Our partnership supports the OFH mission to improve access to quality essential medicines and basic health care services in remote and underprivileged communities in Rwanda. The NGO works closely with the government of Rwanda to bring a health post to every cell, the lowest administrative entity, in support of Universal Access to Care.
OFH will continue to work towards the objectives of this partnership, after the discontinuation of our partnership in 2019.
3.7 The Roch Doliveux Neurology Fellowship (Mozambique)
A PhD programme started under the supervision of Prof. Dr. Lieven Lagae, department of Pediatric Neurology of the KU Leuven University (Belgium). In addition, one pediatician started her first of two years child neurology training also under the supervision of Prof. Dr. Lieven Lagae.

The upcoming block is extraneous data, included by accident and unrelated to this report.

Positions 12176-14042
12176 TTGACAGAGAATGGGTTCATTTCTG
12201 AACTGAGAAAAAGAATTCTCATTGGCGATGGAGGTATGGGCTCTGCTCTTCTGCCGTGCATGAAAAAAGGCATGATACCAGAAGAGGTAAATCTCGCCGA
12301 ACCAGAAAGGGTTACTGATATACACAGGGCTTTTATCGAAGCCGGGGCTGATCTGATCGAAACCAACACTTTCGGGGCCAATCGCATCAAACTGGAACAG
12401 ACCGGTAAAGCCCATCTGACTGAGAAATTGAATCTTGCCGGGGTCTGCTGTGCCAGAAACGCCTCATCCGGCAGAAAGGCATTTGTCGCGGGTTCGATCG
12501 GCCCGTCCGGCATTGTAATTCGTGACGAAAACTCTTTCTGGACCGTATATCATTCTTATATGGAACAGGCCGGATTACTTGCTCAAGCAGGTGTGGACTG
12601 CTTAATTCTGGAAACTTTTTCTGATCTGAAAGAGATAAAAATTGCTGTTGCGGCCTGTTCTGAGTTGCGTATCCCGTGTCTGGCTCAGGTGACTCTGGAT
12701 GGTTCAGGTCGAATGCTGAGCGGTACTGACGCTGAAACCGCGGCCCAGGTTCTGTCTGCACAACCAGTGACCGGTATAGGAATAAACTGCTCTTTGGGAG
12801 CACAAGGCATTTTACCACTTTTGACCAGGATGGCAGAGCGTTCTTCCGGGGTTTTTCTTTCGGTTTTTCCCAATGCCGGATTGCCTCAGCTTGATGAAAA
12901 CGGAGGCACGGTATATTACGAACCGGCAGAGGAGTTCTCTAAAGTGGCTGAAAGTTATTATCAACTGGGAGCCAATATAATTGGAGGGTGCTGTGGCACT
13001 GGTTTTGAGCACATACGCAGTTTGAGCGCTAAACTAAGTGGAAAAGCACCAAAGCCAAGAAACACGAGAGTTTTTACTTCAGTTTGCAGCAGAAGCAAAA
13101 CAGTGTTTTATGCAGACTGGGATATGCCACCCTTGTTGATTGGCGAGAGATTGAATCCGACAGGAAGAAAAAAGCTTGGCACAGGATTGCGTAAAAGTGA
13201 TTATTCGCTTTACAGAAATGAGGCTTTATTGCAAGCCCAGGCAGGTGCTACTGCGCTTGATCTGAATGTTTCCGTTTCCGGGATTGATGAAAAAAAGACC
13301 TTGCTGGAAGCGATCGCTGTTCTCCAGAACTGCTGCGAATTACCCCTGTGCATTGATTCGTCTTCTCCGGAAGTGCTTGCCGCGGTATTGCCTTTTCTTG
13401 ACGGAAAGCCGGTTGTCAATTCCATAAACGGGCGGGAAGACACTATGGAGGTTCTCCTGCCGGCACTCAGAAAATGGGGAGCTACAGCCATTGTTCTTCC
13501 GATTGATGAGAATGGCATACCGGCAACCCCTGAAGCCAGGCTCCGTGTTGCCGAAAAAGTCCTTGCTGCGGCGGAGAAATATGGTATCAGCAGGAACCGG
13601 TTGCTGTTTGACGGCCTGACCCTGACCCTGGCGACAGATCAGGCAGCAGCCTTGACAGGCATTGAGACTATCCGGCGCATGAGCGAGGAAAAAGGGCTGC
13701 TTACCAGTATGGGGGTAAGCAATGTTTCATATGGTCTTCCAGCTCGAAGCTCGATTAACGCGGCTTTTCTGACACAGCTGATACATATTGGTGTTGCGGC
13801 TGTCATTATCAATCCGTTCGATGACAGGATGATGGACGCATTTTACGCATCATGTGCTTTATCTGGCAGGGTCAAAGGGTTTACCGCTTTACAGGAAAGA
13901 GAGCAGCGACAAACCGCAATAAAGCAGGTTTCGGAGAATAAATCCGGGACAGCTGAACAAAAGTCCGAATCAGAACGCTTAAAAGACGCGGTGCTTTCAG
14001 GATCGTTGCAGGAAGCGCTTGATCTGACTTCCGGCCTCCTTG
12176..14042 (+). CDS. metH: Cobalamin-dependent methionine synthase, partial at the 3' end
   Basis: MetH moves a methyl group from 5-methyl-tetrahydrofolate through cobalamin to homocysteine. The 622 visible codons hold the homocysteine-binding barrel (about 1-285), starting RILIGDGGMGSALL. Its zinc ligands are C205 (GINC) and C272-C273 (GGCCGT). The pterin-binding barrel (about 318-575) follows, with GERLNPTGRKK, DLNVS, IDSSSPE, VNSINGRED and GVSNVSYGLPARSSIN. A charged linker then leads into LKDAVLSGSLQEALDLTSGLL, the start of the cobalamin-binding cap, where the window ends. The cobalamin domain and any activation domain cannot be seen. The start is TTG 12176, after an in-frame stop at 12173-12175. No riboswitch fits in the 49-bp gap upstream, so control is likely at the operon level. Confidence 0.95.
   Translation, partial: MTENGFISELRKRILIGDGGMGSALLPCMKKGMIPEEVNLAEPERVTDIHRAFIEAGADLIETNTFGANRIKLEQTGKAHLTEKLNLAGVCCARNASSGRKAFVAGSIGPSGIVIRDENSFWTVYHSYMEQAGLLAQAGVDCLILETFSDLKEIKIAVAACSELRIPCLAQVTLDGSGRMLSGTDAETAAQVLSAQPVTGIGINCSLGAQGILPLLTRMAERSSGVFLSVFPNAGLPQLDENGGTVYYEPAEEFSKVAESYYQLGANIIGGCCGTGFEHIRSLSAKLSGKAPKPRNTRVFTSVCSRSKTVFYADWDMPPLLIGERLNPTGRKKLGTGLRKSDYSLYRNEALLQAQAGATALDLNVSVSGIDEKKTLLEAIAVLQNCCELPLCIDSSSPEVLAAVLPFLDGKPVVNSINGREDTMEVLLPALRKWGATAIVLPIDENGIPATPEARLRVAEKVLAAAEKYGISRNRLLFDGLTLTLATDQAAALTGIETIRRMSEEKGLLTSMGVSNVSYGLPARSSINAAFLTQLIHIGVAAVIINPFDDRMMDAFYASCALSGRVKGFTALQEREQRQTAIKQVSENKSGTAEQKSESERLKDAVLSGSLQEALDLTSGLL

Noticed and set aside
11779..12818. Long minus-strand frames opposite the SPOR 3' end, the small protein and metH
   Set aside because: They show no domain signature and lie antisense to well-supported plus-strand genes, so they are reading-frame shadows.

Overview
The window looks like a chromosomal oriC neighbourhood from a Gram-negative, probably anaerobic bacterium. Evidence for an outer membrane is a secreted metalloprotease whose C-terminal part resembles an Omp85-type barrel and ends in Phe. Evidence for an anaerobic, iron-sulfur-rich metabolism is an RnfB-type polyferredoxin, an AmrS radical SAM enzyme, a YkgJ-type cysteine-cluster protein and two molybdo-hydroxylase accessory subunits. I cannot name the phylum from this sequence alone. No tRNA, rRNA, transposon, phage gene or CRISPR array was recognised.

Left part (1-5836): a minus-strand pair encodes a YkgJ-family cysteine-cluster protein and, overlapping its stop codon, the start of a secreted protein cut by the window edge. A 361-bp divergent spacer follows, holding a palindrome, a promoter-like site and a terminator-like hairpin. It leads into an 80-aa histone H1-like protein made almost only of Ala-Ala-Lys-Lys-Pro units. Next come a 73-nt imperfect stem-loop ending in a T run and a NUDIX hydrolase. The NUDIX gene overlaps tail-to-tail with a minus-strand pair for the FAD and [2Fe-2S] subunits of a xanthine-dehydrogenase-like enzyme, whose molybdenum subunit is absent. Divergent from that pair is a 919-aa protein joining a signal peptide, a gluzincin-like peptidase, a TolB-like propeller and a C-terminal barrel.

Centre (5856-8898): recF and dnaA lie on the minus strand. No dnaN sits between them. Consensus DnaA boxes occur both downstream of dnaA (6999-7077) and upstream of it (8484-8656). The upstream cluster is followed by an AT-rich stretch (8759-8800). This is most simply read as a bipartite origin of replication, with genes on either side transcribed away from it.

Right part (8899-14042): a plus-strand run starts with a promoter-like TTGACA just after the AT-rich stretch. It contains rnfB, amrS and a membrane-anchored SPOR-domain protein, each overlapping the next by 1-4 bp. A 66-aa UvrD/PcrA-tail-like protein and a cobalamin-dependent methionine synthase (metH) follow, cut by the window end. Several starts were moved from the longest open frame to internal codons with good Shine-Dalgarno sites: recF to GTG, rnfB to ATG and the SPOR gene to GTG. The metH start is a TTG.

3.8 World Health Organization (Myanmar)
In 2018, a four-year partnership with the World Health Organization was initiated to offer access to care in Myanmar’s Epilepsy Initiative scaling up program.
This program was a continuation of the successful five-year pilot project under the National Framework for Epilepsy Care in Myanmar and supported by UCB. The framework provides a tailored model of epilepsy care at all levels of the healthcare system and validated a model effective in offering an epilepsy coverage of 47%.
The World Health Organization and the Ministry of Health and Sports are committed to building on the lessons learnt and evidence generated from this pilot project. The objective of the scaling up program is to ensure long-term sustainability of accessible, affordable and quality care for epilepsy in the country.